Tribal leaders request permit to be withdrawn for Donlin Gold Mine project
ANCHORAGE, Alaska (KTUU) - Tribal leaders from the Yukon-Kuskokwim Delta took a major step Wednesday in their opposition of the proposed Donlin Gold Mine.
The leading members made the trip to Anchorage Wednesday to formally ask the U.S. Army Corps of Engineers to revoke permits for the open pit mine.
In a letter to the corps, the tribal coalition requested that the Clean Water Act 404 permits for the proposed gold mine — which mine advocates say would be located next to Crooked Creek, a tributary to the Kuskokwim River — be withdrawn.
Anaan’arar Sophie Swope, the director of the Mother Kuskokwim tribal coalition, cited new information that creates threats to tribes “including climate change, erosion and decimated salmon runs.”
“I really hope that the nation comes to terms with understanding that Donlin Gold (Mine) is going to be the largest pure gold open pit mine in the world,” Swope said. “The fact that it’s on a salmon spawn tributary should be a straight-up no-go. We definitely need to stand up and speak up just to make this critical for the Army Corp to actually address.”
According to the release that came out Wednesday, Donlin is officially opposed by more than 14 tribal governments in the region.
Officials with Donlin Gold Mine responded by saying some of the information being released by the tribes is inaccurate, detailing that the Aniak Traditional Council has not decided one way or the other. External Affairs Manager for Donlin Kristina Woolston explained that they’ve worked with the tribes for decades.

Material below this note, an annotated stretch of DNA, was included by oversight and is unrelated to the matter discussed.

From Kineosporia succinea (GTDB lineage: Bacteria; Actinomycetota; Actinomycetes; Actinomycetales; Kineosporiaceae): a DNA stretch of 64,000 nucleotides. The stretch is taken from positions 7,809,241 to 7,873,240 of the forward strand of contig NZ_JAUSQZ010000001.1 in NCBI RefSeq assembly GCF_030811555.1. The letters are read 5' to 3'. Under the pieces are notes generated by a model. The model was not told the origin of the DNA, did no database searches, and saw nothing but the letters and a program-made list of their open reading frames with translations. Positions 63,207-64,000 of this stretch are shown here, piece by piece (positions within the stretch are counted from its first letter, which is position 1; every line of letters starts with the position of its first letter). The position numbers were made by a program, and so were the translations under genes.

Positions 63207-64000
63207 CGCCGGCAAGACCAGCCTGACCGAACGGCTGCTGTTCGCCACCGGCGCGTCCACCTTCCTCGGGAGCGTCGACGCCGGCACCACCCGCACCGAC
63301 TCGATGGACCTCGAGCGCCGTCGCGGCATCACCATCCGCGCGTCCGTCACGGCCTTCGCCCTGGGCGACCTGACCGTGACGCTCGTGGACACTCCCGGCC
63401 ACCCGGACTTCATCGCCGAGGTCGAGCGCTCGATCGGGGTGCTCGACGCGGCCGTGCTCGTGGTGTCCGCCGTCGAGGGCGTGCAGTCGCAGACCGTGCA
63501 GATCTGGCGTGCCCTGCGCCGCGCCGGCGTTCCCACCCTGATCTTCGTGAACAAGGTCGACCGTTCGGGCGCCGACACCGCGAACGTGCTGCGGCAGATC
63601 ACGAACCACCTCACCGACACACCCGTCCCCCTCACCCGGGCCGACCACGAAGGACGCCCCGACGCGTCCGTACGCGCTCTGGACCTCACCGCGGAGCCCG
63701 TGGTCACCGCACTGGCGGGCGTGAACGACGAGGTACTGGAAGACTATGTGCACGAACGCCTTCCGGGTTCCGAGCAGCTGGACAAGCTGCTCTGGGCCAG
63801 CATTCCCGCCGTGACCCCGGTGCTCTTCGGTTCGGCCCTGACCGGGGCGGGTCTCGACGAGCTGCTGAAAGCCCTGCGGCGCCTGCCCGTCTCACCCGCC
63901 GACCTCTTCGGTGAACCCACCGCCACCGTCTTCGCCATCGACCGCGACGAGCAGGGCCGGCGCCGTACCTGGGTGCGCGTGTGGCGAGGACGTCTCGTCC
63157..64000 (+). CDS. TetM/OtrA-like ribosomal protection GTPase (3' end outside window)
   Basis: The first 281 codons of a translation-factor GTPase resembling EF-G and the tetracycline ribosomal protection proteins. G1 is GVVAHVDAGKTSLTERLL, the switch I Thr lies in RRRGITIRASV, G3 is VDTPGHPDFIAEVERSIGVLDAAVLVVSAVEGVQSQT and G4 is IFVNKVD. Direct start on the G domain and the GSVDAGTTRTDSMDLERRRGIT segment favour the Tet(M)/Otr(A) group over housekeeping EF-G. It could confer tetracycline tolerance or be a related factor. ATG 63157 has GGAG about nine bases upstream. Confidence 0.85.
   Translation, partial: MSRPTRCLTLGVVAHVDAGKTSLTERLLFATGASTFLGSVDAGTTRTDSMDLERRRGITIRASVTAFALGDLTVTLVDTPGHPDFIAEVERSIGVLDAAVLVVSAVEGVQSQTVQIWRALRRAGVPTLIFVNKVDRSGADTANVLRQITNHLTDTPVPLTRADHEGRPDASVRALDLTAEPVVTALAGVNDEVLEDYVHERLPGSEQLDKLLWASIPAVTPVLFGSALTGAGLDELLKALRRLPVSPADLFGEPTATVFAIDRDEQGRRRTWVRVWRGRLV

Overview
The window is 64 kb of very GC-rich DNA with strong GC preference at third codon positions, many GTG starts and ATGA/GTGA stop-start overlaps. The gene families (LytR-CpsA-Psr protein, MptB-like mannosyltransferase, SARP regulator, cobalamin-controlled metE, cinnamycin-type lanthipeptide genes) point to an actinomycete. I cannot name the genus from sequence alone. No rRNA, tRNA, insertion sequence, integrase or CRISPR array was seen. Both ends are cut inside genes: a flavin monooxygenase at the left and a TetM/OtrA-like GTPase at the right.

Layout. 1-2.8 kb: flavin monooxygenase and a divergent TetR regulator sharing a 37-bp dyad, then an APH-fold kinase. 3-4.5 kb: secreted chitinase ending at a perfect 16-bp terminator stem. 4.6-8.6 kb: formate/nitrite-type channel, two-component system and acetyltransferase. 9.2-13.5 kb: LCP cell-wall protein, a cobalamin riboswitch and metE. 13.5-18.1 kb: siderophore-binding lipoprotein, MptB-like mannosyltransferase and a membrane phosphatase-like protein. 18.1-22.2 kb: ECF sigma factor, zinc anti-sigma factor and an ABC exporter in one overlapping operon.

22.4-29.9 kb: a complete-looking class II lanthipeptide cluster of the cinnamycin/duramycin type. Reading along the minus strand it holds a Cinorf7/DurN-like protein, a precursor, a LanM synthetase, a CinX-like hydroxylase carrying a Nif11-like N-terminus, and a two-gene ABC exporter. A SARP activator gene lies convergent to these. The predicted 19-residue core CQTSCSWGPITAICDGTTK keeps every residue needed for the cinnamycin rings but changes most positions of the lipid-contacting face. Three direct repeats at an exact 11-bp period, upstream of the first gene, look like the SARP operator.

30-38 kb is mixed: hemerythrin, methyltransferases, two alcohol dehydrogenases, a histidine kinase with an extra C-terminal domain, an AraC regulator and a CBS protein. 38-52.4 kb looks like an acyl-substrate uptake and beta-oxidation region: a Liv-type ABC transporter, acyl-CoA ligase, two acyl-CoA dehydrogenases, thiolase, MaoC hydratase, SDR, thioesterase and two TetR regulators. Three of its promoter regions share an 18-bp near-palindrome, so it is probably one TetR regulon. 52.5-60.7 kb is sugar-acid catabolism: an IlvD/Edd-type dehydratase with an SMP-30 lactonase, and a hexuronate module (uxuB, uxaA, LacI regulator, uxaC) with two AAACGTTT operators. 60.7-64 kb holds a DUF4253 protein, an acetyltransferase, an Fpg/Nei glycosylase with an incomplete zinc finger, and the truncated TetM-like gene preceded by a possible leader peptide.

“We have been in the region for over 25 years and the majority of our employees are Alaska Natives who are from the region, who live in the communities, who go to work at our project site, who see and live every single day our commitment to a sustainable project,” Woolston said.
Woolston said the Donlin Gold project went through an extensive six-year process to gain the environmental impact statement.
“The Donlin Gold project received its federal permits in 2018 with a joint record of decision, the Environmental Impact Statement — the EIS — and it was through hundreds and hundreds of community shareholder, tribal statewide engagement and feedback,” said Woolston
Officials with Donlin claimed that the project would remove “0.4 miles” of salmon streams, not 12 miles that the statement said, and that Donlin “did not stop studying (the) environment and project effects after the EIS.”
Woolston claimed that nearly 3,000 contributions were submitted to the EIS over time, but Gavin Phillip, president of the Native village of Kwigillingok, said there are still overwhelming concerns.
“Donlin Gold cut corners in trying to obtain those permits, the water permits,” Phillip said.
Donlin Gold refutes that it cut corners, but the tribal coalition said it was told by the Army Corps of Engineers that it decided it would not revoke any permits without substantial new information.
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